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Plebiscites for Plebs?

If the UK media can be believed the British public is clamouring for a greater use of referenda. People, they say, crave a direct say in determining the outcome of a debate or to dictate the direction of government action. Two issues dominate this thinking. The first is the UK’s continuing membership of the European Union and the second is the forthcoming vote on Scottish independence.

You may wonder why the media is behaving like this when they know as well as I do that we have a settled mature system of parliamentary democracy where decisions are taken by Parliament and the Government on our behalf. Every citizen is able to vote for their Member of Parliament and if they don’t like the way they have voted they can vote for someone else next time. However the reality is that a growing number of voters feel alienated or perhaps feel distant from the business of government and, God help us, politics!! In such circumstances a single issue referendum can appear attractive.

However, without being too condescending about it, most public issues are quite complex and few members of the public have the knowledge, expertise and in particular the time to get to grips with the pros and cons of arguments. That’s why, in theory, we have MPs appointed as government ministers who specialise in the affairs of a particular government department and who enjoy the support of experts and administrators of all kinds. Most importantly, ministers are accountable to Parliament, and MPs to the public who elected them, and they can be kicked out every five years in elections if we don’t like what they have done in our name. I contend that most people are busy enough with their own lives to be expected to additionally become experts in the pros and cons of, say, a parliamentary bill or a particular Government policy.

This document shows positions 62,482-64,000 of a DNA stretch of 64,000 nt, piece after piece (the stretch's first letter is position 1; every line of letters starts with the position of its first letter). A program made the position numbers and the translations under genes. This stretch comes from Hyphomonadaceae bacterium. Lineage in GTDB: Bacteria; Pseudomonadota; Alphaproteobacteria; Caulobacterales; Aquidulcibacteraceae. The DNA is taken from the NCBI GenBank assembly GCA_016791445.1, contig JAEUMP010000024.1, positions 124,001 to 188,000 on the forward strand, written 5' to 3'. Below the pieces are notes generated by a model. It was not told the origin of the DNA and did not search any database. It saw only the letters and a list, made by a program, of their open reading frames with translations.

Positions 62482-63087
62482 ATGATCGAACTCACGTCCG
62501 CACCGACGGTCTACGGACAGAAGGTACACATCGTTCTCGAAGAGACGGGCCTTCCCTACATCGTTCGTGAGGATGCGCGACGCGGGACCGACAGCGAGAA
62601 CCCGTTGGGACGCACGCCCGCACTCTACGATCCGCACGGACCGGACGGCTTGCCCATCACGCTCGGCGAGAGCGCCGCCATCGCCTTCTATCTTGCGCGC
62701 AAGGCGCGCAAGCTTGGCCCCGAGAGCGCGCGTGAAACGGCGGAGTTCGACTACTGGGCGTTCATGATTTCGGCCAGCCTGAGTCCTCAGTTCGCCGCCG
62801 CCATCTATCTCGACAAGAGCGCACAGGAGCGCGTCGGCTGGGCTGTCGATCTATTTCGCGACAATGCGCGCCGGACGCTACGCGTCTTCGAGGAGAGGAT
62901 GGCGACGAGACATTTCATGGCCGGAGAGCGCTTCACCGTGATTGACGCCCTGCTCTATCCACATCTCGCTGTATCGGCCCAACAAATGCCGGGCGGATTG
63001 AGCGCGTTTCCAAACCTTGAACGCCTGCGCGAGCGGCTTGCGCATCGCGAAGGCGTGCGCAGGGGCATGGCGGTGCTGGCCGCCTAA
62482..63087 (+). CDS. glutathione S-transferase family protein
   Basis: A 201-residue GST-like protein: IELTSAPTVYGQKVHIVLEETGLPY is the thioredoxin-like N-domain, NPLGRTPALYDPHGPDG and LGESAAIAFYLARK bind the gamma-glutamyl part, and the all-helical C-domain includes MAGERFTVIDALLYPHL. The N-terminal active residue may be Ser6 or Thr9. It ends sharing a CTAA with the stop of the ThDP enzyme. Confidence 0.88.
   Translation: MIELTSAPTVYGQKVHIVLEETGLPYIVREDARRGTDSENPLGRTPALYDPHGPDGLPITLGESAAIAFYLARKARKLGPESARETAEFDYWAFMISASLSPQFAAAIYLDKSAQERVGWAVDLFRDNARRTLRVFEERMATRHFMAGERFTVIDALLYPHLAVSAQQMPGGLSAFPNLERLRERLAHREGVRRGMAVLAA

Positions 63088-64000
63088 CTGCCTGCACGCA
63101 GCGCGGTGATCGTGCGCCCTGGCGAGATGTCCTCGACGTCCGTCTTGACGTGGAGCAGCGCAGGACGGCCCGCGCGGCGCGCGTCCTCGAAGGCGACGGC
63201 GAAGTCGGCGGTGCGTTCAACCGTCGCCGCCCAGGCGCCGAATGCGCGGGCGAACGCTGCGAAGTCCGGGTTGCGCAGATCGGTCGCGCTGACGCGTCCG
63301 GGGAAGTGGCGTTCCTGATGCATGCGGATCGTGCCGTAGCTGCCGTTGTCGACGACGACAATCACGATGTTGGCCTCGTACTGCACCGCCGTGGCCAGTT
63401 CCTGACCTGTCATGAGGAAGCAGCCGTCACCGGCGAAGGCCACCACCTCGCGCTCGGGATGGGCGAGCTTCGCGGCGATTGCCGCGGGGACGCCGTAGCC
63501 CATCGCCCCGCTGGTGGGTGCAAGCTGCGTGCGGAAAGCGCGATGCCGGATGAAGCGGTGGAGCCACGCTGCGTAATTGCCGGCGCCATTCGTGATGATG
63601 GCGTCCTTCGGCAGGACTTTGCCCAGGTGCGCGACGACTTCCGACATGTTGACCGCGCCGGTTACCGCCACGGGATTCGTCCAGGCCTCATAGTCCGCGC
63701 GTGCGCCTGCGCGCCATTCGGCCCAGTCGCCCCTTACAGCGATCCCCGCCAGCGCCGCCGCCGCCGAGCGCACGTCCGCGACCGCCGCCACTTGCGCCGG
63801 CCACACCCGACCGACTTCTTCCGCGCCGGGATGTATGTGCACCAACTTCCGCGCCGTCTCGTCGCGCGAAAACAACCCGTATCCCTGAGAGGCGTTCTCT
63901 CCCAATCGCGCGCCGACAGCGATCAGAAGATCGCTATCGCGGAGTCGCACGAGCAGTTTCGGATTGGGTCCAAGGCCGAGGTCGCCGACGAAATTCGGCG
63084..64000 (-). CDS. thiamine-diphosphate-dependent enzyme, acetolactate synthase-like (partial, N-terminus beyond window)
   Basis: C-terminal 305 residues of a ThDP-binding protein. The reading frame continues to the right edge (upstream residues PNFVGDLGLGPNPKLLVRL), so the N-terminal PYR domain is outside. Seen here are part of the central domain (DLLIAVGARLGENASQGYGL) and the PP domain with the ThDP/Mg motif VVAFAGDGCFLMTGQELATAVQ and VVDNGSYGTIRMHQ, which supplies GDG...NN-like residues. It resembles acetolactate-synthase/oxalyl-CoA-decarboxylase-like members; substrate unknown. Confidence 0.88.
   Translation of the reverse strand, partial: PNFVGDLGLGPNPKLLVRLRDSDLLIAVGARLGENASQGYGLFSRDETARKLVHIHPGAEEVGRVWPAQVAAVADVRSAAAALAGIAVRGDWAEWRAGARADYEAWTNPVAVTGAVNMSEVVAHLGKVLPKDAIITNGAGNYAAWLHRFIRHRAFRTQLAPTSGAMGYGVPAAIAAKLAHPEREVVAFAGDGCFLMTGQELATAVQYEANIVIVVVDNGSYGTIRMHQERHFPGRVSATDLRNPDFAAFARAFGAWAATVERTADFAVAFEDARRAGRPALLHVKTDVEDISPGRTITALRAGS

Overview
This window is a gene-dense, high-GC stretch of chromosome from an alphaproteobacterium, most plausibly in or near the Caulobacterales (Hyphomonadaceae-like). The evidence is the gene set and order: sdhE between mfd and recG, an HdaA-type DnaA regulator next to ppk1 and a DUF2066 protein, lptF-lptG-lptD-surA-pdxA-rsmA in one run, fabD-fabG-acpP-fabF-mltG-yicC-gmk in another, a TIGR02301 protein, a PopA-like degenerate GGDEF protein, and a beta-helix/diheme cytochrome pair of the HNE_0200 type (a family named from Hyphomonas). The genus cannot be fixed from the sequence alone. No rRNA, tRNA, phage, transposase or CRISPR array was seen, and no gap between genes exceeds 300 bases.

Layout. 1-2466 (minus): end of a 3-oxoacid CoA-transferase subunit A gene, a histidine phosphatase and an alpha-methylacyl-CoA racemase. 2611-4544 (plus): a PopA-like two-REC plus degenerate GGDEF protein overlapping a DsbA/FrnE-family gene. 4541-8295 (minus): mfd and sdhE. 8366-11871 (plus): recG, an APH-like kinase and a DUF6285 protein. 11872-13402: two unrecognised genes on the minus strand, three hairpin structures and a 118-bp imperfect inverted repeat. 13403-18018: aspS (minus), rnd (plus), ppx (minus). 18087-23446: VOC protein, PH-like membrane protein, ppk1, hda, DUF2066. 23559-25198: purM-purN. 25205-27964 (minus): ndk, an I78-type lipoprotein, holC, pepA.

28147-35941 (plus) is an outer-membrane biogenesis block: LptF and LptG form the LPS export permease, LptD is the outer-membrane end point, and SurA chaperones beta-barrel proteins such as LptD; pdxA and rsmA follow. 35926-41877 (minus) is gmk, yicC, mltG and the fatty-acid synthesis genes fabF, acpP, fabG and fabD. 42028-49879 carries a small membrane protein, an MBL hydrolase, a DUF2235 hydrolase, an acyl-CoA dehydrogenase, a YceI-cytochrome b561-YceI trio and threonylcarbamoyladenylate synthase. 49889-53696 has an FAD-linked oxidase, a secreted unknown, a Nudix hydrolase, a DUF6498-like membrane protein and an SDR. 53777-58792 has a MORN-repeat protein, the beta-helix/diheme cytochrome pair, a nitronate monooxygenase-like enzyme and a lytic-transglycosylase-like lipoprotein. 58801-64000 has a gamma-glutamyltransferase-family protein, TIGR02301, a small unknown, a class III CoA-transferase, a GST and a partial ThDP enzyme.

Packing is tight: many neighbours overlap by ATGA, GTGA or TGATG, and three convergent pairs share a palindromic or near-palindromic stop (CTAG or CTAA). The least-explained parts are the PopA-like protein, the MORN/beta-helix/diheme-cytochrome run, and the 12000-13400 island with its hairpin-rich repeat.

In my view referenda are a gift to obsessives and those with an axe to grind. They reduce issues to their bare essentials and ignore the broader consequences. I have no doubt that the death penalty would be brought back if the issue was subjected to a referendum. Would we really want that? Secondly the arguments for and against membership of the EU are extremely complex and in my view are impossible to whittle down to a simple yes or no answer.

There are exceptions of course, but rarely an issue does emerge that merits a referendum and I concede that for the people of Scotland the question of independence is one. However in my experience the media, and in particular certain ‘right wing’ print media, are greatly exaggerating the extent to which the public generally is clamouring for more referenda. Contrary to what they say there is very little evidence to support the assertion that public discourse in the pubs and clubs of the land is dominated by discussion on the need for a referendum on the EU. In fact the limited public surveys completed show that the European issue comes way down the list of subjects being discussed.

I do not consider myself to be an apologist for the status quo and I agree that politics in the UK is not conducted particularly well and certainly not in the interests of ordinary people. However I don’t believe a greater use of referenda is the answer as I fear that they would risk undermining the very principle of parliamentary democracy itself. This would be a perverse outcome when so many nations around the world are currently fighting to overturn unelected regimes in favour of parliamentary democracies.